Among the incidents involving golf ball divers in Florida, there’s an attack by an 11-foot alligator that cost the victim his shoulder. Then there are the stories of divers bitten by venomous snakes and snapping turtles in golf course ponds.
Who would want a job with risks like that? Maybe you would once you realize you can make hundreds of dollars daily working in golf ball recovery. As a bonus, you don’t have to do it in the land of alligators.
Tens of millions of golf balls are lost every year in the United States, mostly in golf course water hazards. When recovered and cleaned up, these used balls sell for as little as six cents wholesale and up to $1 or more retail. It’s a $200 million industry, and a golf ball diver can make $100,000 per year, according to Golf.com.
For that kind of money, you might not mind getting into a pond, at least not if it’s in Wisconsin or Maine in the summer.
The Two Types of Golf Ball Recovery
Diving is how you make the most money, because it’s more efficient than other methods of golf ball recovery. A good diver can find 3,000 balls per day. Or, if you’re Forest Rothchild, who was followed by a local news crew, 9,000 balls in a day. He gets 7 to 10 cents per ball, and the company he works for also pays the course for each ball recovered. In other words, Rothchild made somewhere between $630 and $900 for that day’s haul.
But it takes some serious preparation and work to do this well. For starters, you have to be a certified scuba diver. The necessary gear will cost you quite a bit. And you have to be ready to work in hazardous conditions, especially if you operate in the south. The bags of balls you’ll drag around underwater and eventually lift into your vehicle can weigh up to 80 pounds.
If this sounds like too much trouble, you might consider the non-diving method of collecting golf balls.
To get started, buy a golf ball rake with a long handle for reaching out into ponds from shore. There’s also a product called the “Golf Fisherman,” which you toss out into ponds and pull back in (hopefully full of balls) using an attached rope. You can get started with tools like these for under $50, and you might even keep your feet dry (until the rake gets stuck). You won’t gather those used balls as fast as divers do, but you might still make some extra cash, especially if you sell your finds the right way, which brings us to…
The Two Ways to Cash In as a Golf Ball Retriever
Wholesale buyers deal only in large quantities. Golfball Monster, for example, buys a minimum of 5,000 balls at a time. If you work as an independent contractor for Underwater Golf Ball Recovery, you get paid weekly for whatever you collect, but then you ship your balls to them in lots of 15,000 or more. Generally you’ll be paid between 6 and 12 cents per ball selling them wholesale. If you’re good at collecting, that can add up to hundreds of dollars daily.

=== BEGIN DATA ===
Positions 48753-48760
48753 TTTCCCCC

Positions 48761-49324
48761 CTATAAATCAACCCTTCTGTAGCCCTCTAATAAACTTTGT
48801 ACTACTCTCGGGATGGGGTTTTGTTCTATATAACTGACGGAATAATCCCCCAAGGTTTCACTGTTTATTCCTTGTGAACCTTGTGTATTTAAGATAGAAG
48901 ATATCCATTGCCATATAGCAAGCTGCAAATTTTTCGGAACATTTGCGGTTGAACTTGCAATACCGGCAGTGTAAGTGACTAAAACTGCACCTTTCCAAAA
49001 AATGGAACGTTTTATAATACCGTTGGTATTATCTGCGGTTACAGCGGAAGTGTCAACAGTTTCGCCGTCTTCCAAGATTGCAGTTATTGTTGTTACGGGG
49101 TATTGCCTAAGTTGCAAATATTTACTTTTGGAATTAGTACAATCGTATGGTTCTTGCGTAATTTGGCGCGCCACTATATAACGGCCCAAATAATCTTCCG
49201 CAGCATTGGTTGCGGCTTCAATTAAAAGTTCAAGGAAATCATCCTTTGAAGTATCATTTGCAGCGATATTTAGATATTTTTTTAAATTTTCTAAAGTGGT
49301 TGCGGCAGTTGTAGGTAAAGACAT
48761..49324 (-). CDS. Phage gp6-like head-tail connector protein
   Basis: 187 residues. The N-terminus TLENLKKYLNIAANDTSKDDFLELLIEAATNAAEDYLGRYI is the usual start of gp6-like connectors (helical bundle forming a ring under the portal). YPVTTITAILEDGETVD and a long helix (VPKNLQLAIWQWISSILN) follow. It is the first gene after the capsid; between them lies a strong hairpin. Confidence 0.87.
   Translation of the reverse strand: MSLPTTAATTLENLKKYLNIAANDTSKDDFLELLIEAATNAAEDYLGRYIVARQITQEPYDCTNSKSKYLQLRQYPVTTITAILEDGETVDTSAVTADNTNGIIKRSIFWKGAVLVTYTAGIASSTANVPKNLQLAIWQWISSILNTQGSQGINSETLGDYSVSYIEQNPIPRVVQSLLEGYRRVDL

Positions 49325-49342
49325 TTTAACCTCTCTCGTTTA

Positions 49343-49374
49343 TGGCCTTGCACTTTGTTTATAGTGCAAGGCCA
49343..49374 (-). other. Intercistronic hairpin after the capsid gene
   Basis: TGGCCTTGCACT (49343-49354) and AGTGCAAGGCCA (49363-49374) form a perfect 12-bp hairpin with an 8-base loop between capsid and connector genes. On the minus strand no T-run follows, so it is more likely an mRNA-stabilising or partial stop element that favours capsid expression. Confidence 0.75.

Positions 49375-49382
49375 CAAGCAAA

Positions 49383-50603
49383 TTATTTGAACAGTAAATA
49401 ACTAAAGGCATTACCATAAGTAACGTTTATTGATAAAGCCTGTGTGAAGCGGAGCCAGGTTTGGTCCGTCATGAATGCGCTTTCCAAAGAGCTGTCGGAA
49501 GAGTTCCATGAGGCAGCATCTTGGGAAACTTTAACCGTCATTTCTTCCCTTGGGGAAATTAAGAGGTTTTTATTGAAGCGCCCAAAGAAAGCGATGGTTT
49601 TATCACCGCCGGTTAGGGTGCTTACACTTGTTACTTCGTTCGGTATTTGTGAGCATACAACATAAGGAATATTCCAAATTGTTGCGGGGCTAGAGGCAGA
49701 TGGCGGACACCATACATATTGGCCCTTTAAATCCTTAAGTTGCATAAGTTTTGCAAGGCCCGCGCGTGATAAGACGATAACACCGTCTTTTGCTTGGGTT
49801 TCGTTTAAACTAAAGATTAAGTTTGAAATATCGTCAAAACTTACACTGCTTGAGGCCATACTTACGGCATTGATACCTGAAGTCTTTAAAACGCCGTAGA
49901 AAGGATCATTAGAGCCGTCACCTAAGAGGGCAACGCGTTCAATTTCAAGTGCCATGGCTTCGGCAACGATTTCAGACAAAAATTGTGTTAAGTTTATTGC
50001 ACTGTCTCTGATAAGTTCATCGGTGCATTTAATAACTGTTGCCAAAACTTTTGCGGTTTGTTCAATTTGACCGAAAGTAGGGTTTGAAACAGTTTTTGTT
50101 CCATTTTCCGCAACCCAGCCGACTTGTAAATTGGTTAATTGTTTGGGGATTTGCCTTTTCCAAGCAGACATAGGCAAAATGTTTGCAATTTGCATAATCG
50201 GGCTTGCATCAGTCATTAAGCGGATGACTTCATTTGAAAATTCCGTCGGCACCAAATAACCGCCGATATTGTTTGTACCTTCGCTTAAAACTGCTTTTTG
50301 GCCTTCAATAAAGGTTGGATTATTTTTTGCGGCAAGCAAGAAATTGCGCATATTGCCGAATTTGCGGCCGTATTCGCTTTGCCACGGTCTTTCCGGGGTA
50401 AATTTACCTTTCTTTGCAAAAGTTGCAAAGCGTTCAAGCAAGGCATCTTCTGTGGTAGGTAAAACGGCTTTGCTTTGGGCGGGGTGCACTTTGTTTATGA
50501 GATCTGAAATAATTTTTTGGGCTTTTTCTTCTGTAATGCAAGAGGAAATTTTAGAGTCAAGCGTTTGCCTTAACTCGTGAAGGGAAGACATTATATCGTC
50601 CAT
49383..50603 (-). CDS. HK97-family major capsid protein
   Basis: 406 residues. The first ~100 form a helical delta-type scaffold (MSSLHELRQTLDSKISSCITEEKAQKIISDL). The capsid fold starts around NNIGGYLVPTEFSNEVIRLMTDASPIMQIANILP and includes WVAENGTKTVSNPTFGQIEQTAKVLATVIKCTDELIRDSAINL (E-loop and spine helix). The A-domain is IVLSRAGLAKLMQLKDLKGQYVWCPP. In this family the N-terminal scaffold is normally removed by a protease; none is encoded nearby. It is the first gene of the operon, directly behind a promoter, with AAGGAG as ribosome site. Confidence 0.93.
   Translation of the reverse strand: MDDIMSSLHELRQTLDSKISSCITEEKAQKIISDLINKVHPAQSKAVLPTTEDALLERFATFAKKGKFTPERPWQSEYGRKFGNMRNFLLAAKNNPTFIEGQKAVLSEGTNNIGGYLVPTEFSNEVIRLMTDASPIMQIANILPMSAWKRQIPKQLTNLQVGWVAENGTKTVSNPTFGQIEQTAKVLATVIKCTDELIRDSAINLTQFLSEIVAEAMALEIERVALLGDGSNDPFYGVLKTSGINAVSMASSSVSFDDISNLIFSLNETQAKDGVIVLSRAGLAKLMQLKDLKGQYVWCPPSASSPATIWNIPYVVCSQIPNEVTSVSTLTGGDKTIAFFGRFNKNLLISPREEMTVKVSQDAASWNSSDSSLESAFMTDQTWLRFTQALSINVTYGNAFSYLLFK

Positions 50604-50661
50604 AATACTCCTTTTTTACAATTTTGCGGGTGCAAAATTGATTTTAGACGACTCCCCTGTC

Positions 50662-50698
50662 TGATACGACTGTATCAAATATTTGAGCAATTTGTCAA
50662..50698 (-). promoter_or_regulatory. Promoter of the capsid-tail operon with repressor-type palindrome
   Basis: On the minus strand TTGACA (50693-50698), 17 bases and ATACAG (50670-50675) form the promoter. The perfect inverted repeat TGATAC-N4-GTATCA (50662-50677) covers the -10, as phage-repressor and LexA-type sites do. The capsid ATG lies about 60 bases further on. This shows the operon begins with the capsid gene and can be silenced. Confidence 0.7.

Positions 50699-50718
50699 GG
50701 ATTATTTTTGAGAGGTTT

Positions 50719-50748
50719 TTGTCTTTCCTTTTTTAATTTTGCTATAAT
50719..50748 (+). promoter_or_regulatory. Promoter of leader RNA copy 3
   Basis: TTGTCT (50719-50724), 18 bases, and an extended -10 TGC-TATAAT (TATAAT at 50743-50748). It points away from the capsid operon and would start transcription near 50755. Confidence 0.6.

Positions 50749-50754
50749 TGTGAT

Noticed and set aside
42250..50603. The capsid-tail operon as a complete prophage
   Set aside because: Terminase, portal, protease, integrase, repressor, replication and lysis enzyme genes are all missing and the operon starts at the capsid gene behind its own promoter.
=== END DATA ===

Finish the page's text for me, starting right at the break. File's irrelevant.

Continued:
If you’re not a diver, or you don’t find more than a few hundred balls at a time, you might consider retailing the used golf balls yourself. Although some people do this at flea markets, the best way is probably to sell them online. If you look for used golf ball auctions on eBay right now, you’ll find plenty of them. Ignore the “buy it now” prices and look at the actual bids. In researching this, on the first page of results I saw 36 Callaway Hex Control used golf balls with 13 bids, the highest at $25. The seller will pay the $9.99 shipping cost.
Getting 70 cents per ball instead of 7 cents makes it a bit more interesting if you’re dealing with smaller quantities. And used Titleist golf balls sell for up to $1.50 each on eBay. You can also gather up all your worst balls and sell them as “hit away” or “shag” balls that are used for driving practice. You’ll only get 5 to 10 cents each for these, but you’ll sell them in batches of 300 to 600. If you can find and clean 250 in a day, with some good brands in good condition and some not, you might sell them all for $150 on eBay.
Golf Ball Recovery Tips
Your biggest challenge in this line of work will be convincing a golf course to let you salvage balls in their ponds. The best courses already have arrangements with divers, so try smaller courses or look for collection points just off the course where balls might land in water or thick vegetation (and where you can legally gather them). Usually a golf course is paid 6 to 10 cents for each ball salvaged, or paid with a portion of the balls, after cleaning.
If you work as a contractor for one of the big outfits that buys used golf balls, they will help you make arrangements with golf courses. Don’t be a “poacher” and sneak onto courses at night. People are sometimes arrested for golf ball poaching.
Once you collect them, golf balls have to be cleaned, and they can be pretty slimy if they’ve been underwater for years. Rinse them with a hose, and then soak them in buckets of warm soapy water for a couple of hours. Use a scrub brush and rags to finish the cleaning process. Sort them by brand, model, and condition, because that’s how you’ll sell them.
If you don’t want to get wet at all you can approach a golf ball recovery diver and buy used balls to sell. Offer a few pennies more per ball than he normally gets wholesale, and then retail them on eBay for a nice profit.
Other sources of used balls include rummage sales, friends who no longer golf, and anyplace you can get them cheap. Paying for your product might mean making less profit per ball, but you’ll also spend less time in the water and cleaning.
Your Turn: Do you know anyone who has collected and sold used golf balls? Have you? Tell us your stories in the comments section below.